The final launch of NASA's space shuttle Endeavor has been delayed at least 72 hours, much to the disappointment of the estimated 750,000 people who had swarmed into the area near Kennedy Space Center with their folding chairs and coolers to witness the important event.
The shuttle had been scheduled to lift off at 3:47 p.m. But about three hours before, NASA announced it would be postponed due to a problem with heaters in an auxiliary power unit. (Check NASA Tweet Up for further updates.)
Thankfully, there is a silver lining to this anticlimactic event, and it has everything to do with Rep. Gabrielle Giffords ...
The Arizona Congresswoman was able to attend the lead-up to the almost launch Friday, thereby marking a milestone in her recovery after being shot in the head during a January shooting rampage in Tucson. She was at the launch in the first place, of course, because her husband, Mark Kelly, is the Endeavour’s commander.
In fact, this week has brought nothing but good news with respect to her recovery. Here's her doctor, Dr. Gerard Francisco, reporting on her progress.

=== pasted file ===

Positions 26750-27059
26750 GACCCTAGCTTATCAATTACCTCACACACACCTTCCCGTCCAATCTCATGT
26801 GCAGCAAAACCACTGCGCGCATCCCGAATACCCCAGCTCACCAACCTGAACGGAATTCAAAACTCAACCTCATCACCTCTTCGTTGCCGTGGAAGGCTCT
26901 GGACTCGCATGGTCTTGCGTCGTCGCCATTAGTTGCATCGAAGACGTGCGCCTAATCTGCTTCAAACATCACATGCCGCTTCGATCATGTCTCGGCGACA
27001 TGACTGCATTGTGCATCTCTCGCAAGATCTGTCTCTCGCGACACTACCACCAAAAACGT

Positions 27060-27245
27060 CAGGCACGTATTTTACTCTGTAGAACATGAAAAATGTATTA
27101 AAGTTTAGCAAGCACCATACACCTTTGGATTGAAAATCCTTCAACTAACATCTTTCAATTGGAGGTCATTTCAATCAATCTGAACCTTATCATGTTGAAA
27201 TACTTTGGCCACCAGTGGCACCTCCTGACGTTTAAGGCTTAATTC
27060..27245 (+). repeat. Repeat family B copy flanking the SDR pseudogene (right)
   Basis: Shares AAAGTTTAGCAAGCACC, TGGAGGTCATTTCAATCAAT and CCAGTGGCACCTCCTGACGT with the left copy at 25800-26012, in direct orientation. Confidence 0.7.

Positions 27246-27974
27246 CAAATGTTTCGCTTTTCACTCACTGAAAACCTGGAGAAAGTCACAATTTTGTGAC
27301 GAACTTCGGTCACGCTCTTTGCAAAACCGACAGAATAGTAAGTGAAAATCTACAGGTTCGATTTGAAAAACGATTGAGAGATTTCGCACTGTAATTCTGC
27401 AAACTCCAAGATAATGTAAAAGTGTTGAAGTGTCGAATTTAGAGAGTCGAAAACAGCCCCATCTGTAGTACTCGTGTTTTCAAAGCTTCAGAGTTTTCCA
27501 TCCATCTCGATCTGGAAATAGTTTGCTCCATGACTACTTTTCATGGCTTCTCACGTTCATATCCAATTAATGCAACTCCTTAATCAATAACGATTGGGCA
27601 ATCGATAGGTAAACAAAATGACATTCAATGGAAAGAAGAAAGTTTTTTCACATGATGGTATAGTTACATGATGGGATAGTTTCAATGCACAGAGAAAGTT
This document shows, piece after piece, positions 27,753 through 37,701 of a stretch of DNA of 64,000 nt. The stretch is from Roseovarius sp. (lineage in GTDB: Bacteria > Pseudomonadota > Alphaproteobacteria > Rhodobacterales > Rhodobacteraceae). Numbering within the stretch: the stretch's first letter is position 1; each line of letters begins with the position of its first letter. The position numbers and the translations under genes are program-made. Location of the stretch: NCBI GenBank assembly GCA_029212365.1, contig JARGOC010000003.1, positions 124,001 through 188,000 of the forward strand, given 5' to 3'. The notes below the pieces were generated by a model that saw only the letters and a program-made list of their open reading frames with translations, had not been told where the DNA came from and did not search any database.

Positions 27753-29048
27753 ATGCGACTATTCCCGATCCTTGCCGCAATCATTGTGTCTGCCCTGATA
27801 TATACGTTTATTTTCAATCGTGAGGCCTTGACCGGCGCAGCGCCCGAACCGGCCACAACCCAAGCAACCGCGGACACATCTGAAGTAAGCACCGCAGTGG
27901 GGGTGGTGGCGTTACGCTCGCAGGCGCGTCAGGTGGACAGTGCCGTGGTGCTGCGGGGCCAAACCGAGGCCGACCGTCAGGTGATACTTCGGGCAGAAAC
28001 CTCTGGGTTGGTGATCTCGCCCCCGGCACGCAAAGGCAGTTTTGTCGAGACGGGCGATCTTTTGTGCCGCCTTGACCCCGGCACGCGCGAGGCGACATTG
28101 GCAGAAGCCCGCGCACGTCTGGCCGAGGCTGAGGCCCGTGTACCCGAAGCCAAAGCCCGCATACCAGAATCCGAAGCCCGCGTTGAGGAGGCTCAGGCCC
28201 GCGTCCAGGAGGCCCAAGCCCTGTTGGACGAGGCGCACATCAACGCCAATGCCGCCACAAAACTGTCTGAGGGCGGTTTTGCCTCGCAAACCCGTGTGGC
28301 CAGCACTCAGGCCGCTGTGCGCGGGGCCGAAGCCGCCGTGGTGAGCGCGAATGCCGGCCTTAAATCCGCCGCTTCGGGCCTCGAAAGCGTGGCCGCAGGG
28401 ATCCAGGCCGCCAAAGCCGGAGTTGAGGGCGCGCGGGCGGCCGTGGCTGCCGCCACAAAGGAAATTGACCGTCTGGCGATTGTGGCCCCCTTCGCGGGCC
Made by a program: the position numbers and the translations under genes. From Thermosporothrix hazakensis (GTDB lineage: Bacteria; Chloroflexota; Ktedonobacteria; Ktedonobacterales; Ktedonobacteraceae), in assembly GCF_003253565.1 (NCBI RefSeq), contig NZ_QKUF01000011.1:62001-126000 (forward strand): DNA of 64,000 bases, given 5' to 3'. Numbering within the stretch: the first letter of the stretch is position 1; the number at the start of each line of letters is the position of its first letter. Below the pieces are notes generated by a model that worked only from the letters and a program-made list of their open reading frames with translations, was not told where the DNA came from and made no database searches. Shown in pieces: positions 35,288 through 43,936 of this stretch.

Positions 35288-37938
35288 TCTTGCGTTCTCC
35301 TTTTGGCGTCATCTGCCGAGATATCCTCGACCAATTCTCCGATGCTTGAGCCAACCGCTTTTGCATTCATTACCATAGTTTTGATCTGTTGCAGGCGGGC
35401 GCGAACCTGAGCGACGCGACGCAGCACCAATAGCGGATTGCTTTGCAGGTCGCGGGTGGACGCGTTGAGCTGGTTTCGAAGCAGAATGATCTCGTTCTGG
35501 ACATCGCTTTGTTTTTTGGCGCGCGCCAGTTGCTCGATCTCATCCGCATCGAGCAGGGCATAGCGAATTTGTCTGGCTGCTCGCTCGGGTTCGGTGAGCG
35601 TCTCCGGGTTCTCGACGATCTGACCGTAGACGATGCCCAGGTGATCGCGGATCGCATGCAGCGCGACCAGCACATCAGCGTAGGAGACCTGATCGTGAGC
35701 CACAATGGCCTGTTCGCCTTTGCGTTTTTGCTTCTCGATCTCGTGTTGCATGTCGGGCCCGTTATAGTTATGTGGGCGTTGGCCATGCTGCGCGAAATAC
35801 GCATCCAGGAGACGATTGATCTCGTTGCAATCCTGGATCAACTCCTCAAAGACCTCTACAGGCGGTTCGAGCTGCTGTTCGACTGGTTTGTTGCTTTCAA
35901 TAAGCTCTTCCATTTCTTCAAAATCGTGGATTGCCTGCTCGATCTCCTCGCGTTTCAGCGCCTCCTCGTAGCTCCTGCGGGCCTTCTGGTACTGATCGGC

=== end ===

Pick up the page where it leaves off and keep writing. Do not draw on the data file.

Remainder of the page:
Her attending the launch is a goal that we were working toward, and we have achieved that end ... She has made remarkable progress in her rehabilitation, and we saw no reason why she could not travel safely to Florida.
Then, on Wednesday, she was seen for the first time publicly since the shooting when she boarded a small NASA plane from Texas to Florida, walking slowly up the steps on her own. As for how she's holding up in Florida, her brother-in-law astronaut, Scott Kelly, had this to say:
She is very excited to not only be here ... but to also be out of the hospital ... I can't think of the exact words but it's very important to her ... she is very excited about it.
There's no word as to whether Giffords will remain in Florida until the next launch attempt. In the meantime, sure, the crowd in Orlando is let down by the delay. But when it's coinciding with good news about Giffords and her recovery, it's difficult to stay disappointed for too long.
Image via NASA Goddard Photo and Video/Flickr